Thinking about recent events we all hope ‘she’ll be right’, but when people are depending on you, security is an issue. “It’s a far, far better thing to be safe than sorry”.
Adapted from an article originally written by John Dallimore in Employment Today on Insurance Information”.
It is history now but following the attacks of 911, international security and safety plummeted to levels unseen since the end of the Second World War nearly 70 years ago.
The more or less benign international environment, the platform on which global prosperity and travel has been built, was savagely attacked and severely damaged, perhaps never to fully recover.
Although international commerce in its myriad forms staggered and faltered under these catastrophic events, it did not stop. It was checked but adapted and recovered.
Human history is the story of cause and effect, of action and reaction. Every weapon produced has spawned its counter:
• Longbow and chain mail;.
• Tank and anti-tank gun;
• Radar and stealth bomber;
• Terrorist and counter terrorist.
We have survived this assault; we learnt to adapt, to live with it, and to combat the present discomfort, and the even more difficult conditions that may develop in the ensuing years.
The international war against terrorism may last a very long time. The reality is that the difficulties we dealt with in the past decade will certainly last for our working lifetimes and ‘hoping for the best’ is not an option.
Whatever form the war against terrorism takes, the reality is that each and every commercial enterprise must:
• Develop its own defence;
• Guard against the likelihood of increased terrorist activity and threats to its own operations.
Some will dispute the need for action claiming their scale is too small, or that their area of operations will never be affected. Such an attitude is naïve and dangerous, it is ‘hoping for the best’. It is probable that, as the counter-terrorist campaign continues and gathers strength, the terrorists will be forced to identify and attack is less likely and ever softer targets.
Quite simply we do not know how widespread the effects of this war will be, or the form they may take. Current military operations will certainly provoke reaction from terrorist elements. These may be opportunistic, or they may be carefully considered attacks from terrorist cells deeply embedded within their host society.
The present alarm surrounding the diagnosis of anthrax in the US and Kenya demonstrates the reach and the versatility of international terrorist organisations. We must also be aware of the imitators, the copy-cats – deluded or deranged, but no less dangerous.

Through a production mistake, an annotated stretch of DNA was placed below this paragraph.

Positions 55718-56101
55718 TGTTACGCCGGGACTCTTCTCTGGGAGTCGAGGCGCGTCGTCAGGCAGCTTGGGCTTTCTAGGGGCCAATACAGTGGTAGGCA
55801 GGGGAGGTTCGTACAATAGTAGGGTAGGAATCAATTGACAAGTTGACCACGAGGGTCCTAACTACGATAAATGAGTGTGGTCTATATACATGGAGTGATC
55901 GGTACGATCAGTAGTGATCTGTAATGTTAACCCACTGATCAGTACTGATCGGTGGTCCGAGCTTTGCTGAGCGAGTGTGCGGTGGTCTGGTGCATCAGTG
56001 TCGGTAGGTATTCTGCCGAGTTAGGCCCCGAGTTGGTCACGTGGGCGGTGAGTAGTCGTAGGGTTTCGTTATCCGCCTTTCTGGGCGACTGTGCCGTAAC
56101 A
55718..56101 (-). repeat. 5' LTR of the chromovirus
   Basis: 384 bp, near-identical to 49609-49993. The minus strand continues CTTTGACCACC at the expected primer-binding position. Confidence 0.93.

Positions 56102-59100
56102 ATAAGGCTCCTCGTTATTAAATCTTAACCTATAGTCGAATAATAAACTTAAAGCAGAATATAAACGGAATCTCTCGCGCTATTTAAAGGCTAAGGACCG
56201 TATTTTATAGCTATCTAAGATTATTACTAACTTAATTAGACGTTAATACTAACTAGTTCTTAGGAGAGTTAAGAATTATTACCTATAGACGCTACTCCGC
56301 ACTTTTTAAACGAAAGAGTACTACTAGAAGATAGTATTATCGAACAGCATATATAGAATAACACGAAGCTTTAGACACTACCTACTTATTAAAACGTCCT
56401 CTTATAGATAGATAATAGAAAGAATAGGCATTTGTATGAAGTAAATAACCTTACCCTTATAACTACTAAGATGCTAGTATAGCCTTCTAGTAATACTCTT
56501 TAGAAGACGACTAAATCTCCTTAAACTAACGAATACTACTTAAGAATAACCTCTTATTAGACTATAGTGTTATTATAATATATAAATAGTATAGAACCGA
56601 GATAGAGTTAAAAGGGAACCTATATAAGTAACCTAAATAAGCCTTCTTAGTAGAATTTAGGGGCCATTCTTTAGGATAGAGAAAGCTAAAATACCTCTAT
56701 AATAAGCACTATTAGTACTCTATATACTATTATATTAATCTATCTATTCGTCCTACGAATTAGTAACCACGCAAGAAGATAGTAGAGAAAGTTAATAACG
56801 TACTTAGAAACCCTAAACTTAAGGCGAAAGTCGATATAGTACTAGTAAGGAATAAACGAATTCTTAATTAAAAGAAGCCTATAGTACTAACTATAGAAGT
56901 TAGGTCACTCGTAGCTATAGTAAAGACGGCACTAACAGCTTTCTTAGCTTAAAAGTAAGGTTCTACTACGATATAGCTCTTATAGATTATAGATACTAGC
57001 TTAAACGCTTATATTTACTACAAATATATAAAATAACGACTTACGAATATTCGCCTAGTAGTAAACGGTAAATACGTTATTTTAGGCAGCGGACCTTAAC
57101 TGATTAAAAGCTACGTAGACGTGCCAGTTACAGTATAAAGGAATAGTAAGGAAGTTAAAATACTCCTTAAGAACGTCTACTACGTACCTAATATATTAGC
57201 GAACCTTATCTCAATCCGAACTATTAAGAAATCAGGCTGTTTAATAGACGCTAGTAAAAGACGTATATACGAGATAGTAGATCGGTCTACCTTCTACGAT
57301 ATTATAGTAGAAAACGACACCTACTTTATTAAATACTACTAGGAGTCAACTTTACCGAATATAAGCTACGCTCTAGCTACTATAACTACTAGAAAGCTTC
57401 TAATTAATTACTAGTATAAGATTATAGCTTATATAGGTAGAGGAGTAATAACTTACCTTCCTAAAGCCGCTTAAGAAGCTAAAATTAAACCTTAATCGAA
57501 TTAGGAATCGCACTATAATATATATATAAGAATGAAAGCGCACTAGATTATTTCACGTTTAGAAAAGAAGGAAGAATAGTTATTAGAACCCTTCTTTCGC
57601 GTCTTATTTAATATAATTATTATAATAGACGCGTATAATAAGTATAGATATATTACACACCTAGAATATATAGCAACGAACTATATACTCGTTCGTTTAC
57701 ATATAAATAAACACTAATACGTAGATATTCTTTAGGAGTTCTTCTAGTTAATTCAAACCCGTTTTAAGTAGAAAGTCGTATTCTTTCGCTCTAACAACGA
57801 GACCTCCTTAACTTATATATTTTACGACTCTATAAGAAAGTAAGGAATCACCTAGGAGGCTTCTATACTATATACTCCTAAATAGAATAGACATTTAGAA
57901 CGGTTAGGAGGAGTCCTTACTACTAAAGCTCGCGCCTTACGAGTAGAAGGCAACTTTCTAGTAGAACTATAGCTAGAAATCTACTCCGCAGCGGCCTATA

Terrorists, by their nature and definition, do not seek to fight or to attack a defended target. Like the burglar or mugger they seek the easy hit. The careless, the weak, or the unprotected:
• Factory workers mutilated by bombing;
• An expatriate family murdered;
• A business traveller killed in an aircraft hijacking.
These are the return the terrorist seeks. This is the dividend on their investment.
Business must adapt to survive. As management adapts to changing market conditions, it must now learn to conduct its affairs to:
• Allow its enterprise to continue to prosper;
• Provide maximum protection for its human and capital assets.
It must critically examine and audit its procedures, personnel, and the places from which it conducts its business, and make each as safe as possible.
An increasing area of concern, and one which is yet to be tested, is the extent of corporate liability. Is an employee or an employee’s family, able to make a legal claim that the employer did not take all reasonable precautions?
• Was security slack?
• Was the journey unnecessarily dangerous?
• Should families have been evacuated earlier?
“We were hoping for the best, your Honour” is unlikely to impress a judge.
While business managers are experts in their own field, they are not security specialists. Security, in its broadest and most complete definition, is a particular field requiring:
• Detailed knowledge;
• A robust sense of independent scepticism.
The scepticism is the failsafe, the ‘what if?’ approach, the correct and inescapable counter to ‘hoping for the best’. For this reason a security audit and threat assessment should not be conducted by an organisation’s own staff.
For the same reasons that financial audits are conducted externally, a security audit must also be confidential and external. Ideally the auditor reports directly to the CEO. In this way people, plans, places and procedures can be tested and refined, with sensitive information secure and restricted to a ‘need to know’ basis.
Discretion, confidentiality and integrity are essential in this conduct of this type of review or audit. The broad range of advice available includes:
• Threat analysis;
• Strategic analysis;
• Travel and regional security advice;
• Personnel security;
• Risk protection;
• Executive screening;
• Background checks;
• Vendor screening;
• Expatriate insurance and emergency assistance service
International connections enable us to present a wide ranging scenario of the security issues that impinge upon all aspects of doing business both internationally and nationally. The breadth of experience and expertise available should not be ignored by New Zealand firms practising in the international environment.
For too long many New Zealand firms have naively got by on the old adage of ‘she’ll be right – lets hope for the best’. In reality this maxim will ultimately fail both you and your personnel. Inevitably, that failure will occur at the worst possible time. Instead, remember: ‘You are only entitled to hope for the best if you have planned for the worst’.